Employer’s liability insurance

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  • Employer's liability is a legal requirement if you employ staff who aren't direct family members
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What is employer’s liability insurance?

Employer' liability cover is a type of business insurance which protects you against the cost of compensation claims due to employee illness or injury because of their work for you.

It’s a legal requirement if your business employs one or more people, and you could be fined £2,500 for each day you’re not covered.

Insuring temporary workers

Even if you employ short-term, volunteer, work experience, part-time staff, casual workers or contractors, you will usually be required to have employer’s liability insurance.

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Who needs employers’ liability insurance?

You’ll need employer’s liability cover for your employees if:

  • You deduct National Insurance contributions and income tax from their wages
  • You provide most of the equipment and materials
  • You control when, where, and how your employees can work
  • You have the right to claim any profit made by your employees
  • You need them to perform the job you employ them for, and if the employee is unable to work they can’t find a substitute

Is employers' liability insurance a legal requirement?

Yes. But if you’re running an unincorporated family business, then you don’t legally need to have employer’s liability cover.

That's because you, as the business owner, are personally responsible and liable for what your company does and for any family members you might employ.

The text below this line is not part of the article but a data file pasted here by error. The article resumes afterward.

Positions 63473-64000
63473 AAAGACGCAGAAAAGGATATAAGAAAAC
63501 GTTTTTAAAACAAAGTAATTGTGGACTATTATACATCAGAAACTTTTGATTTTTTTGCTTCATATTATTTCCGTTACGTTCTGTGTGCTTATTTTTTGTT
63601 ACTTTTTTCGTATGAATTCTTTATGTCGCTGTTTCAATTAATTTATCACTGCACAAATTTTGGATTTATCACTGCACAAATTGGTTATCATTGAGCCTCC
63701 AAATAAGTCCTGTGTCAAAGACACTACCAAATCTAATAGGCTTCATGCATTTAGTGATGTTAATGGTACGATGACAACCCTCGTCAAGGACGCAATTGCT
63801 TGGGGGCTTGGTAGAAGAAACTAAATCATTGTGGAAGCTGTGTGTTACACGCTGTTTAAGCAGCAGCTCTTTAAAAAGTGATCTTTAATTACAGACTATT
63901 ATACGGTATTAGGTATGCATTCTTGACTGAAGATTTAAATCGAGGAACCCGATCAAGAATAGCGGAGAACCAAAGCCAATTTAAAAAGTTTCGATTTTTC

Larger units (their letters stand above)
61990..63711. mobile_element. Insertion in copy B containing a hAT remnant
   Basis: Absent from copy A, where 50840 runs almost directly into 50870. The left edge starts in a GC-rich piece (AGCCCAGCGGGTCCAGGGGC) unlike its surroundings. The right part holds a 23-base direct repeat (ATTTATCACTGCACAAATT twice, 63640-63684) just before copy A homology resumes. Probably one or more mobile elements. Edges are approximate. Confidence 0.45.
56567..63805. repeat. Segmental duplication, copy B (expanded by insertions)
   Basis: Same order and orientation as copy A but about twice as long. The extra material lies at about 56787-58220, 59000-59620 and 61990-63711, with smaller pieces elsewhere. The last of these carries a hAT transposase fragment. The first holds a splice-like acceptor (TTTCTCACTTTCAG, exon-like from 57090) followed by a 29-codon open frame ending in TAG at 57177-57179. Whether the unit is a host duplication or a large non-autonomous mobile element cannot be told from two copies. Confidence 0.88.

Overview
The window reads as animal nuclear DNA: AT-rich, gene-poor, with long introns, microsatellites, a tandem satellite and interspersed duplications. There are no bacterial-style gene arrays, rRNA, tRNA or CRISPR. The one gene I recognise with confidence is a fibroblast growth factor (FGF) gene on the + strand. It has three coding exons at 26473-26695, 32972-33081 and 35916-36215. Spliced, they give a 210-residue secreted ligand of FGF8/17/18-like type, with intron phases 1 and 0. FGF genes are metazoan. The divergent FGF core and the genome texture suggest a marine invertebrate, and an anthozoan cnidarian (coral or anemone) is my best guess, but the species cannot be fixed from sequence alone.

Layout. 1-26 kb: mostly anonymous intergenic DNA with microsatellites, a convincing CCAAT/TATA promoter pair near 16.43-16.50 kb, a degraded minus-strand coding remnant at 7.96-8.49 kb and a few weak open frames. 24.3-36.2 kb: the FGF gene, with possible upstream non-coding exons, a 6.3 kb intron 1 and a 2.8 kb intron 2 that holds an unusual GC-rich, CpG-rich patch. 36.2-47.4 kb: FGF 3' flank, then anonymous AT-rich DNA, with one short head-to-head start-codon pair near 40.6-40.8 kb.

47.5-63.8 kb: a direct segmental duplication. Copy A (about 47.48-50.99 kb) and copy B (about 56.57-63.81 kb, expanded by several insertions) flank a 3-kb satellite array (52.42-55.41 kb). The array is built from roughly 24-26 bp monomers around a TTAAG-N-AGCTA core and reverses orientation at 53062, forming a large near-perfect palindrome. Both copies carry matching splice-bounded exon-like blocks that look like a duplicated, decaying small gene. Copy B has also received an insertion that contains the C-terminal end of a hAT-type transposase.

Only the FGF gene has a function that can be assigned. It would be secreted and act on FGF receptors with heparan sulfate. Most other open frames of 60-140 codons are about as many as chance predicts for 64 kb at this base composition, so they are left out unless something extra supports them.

What does employer's liability insurance cover?

Policy details can vary between different insurers, but an employer's liability insurance policy should cover compensation costs if an employee becomes injured or ill due to their work, including:

  • Medical fees
  • Legal costs
  • Loss of income
  • Any other damages

Claims from former employees

Some illnesses take a while for symptoms to develop, so it’s possible that a former employee might claim compensation, even if it’s been a long time since they worked for you.

Employer’s liability insurance can cover this, but you’d need to check your policy or ask the insurer to make sure.

Who is usually exempt from employer's liability insurance?

You don’t need employer's liability cover if one person, or an equal partnership, works at the company. That’ll be the case when:

  • A director sets up a limited company but remains the only employee
  • The sole employee owns more than 50% of the share capital
  • The company isn’t limited but employs one sole trader who’s the principal of the business
  • Partnerships where the directors are equal partners in the business and do not employ others

Many public organisations, health services, and government bodies and companies which employ direct family members also won’t need employer's liability insurance.

How much employer's liability cover is needed?

You should have at least £5 million in cover, but many businesses will need £10 million or more

How to reduce your claim risk

Even though you'll have insurance, no one wants to be making claims unnecessarily. Take some steps as a good employer to protect yourself:

  1. Make sure you have good health and safety practices to reduce the chance of accidents and illness.

  2. Know your industry’s regulations and carry out regular risk assessments to address any issues.

  3. Check your employees feel safe and happy – they’ll be more productive and it’s good to know your staff enjoy coming to work.

Frequently asked questions

Yes, your employer’s liability certificates must be displayed in a prominent position and be available for inspectors to see. You can be fined £1,000 if not.

This depends on how many employees you have, what type of business you do and the cost of any wages you pay.

This depends on which insurer you choose – when you get quotes, make sure you’re as accurate as possible when telling your insurer how many employees need cover.

The difference is where the claim comes from. If a claim is made against you by someone outside your business, you’ll need public liability cover.

For claims from within your company, you’ll need employer’s liability insurance.

According to Health and Safety Executive (HSE), there were over 65,000 employee non-fatal injuries reported by employers in 2019/20.

The most common causes of injuries at work includes slips, trips, and falls.

Business insurance guides

Last reviewed: 14th September 2023

Reviewed by Holly Thomas

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